While this seems alarming, it should be noted that MASCp6 is not exactly similar to the new SARS-CoV-2 strains in the U.K. (i.e., N501Y, VUI-202012/01, or B.1.1.7) or South Africa (501Y.V2). Thus, MASCp6’s virulence in mice may not translate to these other strains circulating in human populations. Plus, MASCp6 evolved in mice in experimental settings and not in humans.

However, clinicians in South Africa have said that they noticed a shift in Covid-19 epidemiology, where an increasing proportion of young people without medical comorbidities are getting hospitalized, said Zweli Mkhize, the minister of Health. But these are anecdotes and might be a coincidence. So, more research is definitely needed to determine the virulence of these newly emerged strains.

1st Jan 2021 update: Fortunately, preliminary data from the Public Health England (PHE) found no significant differences in the death rate among 1,769 people infected with the new strain versus the older strain. Importantly, these two groups of people were matched in terms of age, sex, location, and time of testing.

Its transmissibility

As mentioned initially, the U.K. primer minister said that the new SARS-CoV-2 strain is 70% more transmissible. According to the European CDC, this number was derived from mathematical modeling showing that the reproductive number (R-naught) of SARS-CoV-2 has increased by at least 0.4.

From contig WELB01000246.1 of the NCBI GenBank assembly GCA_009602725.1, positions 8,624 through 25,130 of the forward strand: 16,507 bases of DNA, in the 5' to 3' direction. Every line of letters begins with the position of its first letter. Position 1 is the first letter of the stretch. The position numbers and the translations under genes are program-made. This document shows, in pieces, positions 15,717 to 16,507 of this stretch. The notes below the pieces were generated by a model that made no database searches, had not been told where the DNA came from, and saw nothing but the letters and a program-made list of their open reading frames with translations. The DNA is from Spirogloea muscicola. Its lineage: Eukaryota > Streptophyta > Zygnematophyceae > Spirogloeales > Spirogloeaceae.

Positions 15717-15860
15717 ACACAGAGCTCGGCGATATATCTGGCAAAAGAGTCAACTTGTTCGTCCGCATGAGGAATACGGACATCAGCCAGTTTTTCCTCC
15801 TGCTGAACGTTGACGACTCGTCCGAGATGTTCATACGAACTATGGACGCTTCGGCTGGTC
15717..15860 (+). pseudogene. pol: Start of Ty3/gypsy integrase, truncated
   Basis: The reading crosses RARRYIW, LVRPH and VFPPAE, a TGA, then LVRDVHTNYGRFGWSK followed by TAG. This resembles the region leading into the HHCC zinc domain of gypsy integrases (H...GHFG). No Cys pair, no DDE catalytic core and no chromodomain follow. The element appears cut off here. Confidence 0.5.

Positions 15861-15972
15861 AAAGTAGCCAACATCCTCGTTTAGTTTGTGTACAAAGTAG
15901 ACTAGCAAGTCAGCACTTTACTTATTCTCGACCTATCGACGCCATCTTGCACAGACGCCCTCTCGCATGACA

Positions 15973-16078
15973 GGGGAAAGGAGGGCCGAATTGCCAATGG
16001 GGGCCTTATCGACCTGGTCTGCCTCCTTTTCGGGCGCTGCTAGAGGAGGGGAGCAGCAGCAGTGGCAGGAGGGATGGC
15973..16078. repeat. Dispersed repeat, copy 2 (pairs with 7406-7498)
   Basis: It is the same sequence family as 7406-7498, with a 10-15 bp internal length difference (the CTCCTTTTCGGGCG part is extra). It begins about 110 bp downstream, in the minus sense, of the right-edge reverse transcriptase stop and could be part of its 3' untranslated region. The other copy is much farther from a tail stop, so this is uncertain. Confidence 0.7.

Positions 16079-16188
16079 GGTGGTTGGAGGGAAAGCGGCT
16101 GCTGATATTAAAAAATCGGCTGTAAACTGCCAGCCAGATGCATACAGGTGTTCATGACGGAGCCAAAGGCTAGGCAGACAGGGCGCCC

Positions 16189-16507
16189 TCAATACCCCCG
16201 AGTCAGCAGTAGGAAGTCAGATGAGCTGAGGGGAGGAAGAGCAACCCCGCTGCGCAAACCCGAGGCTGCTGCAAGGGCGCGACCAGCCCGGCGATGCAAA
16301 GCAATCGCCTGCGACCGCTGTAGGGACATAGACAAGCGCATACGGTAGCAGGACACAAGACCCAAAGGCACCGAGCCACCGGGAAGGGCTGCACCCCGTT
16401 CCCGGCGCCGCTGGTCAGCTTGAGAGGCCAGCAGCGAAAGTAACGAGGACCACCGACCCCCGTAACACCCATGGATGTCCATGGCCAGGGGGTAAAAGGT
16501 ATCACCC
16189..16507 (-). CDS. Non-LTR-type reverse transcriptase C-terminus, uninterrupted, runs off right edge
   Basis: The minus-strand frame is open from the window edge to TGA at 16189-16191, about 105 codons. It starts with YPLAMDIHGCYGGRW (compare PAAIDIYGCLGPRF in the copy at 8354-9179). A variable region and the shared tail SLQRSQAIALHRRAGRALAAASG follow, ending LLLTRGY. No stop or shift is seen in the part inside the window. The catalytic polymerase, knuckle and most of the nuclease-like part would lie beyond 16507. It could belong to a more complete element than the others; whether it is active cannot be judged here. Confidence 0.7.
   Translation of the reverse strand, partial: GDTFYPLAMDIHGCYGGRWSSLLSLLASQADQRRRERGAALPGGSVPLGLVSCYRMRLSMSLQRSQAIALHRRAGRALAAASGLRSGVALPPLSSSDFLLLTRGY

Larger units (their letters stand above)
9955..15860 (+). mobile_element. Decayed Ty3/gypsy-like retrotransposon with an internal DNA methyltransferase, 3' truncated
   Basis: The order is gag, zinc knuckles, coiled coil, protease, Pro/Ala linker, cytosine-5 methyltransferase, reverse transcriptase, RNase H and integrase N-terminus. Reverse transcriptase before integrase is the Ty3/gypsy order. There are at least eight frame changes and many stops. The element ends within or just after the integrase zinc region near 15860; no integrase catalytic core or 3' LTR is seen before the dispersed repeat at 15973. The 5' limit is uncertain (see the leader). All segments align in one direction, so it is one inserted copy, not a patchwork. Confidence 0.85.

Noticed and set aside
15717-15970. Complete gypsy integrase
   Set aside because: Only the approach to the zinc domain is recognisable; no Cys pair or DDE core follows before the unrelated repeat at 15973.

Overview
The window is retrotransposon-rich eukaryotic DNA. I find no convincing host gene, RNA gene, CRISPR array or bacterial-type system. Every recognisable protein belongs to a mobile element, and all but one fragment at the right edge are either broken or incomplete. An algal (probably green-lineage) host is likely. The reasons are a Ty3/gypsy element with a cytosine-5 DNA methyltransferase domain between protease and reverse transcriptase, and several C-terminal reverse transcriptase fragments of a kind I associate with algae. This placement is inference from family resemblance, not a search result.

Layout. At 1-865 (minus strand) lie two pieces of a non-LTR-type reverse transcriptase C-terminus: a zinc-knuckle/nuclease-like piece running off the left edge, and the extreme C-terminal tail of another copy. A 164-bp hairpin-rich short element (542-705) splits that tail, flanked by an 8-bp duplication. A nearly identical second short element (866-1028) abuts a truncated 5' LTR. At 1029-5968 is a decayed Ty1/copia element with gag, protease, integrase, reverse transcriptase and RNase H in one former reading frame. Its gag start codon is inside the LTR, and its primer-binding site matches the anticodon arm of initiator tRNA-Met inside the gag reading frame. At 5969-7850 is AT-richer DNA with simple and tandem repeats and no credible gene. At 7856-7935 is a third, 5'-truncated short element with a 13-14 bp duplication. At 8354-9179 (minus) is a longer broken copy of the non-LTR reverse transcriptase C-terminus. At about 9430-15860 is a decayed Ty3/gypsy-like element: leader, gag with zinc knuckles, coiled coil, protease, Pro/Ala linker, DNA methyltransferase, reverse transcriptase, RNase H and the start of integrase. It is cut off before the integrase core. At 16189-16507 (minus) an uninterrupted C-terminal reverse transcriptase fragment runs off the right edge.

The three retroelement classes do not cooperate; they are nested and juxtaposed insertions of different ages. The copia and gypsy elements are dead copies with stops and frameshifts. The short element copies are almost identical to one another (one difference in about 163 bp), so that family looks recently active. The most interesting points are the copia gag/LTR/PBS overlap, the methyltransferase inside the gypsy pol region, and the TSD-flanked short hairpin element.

Again, whether this increased R-naught is coincidence or causation remains uncertain. Mathematical modeling can sometimes be wrong. Others have argued that it’s more likely an association rather than causation, meaning that N501Y tagged along with certain superspreader events rather than directly increasing the coronavirus’s infectivity.

However, the European CDC has also reported that the D614G mutation is present in the new N501Y (or VUI-202012/01 or B.1.1.7) strain in the U.K. In contrast to N501Y, the increased transmissibility of D614G in animals and cultured cells have been demonstrated. Hence, if the new U.K. SARS-CoV-2 strain is causing an increase in infectivity or transmissibility, it’s more likely the job of D614G or D614G-N501Y synergism.

1st Jan 2021 update: A pre-print study from Center for Mathematical Modeling of Infectious Diseases at the London School of Hygiene and Tropical Medicine estimated that the new strain is 56% more transmissible with a possible range of 50–76%. This modelling study found no evidence that the new strain is related to more severe Covid-19, consistent with data from PHE above.

Its prospects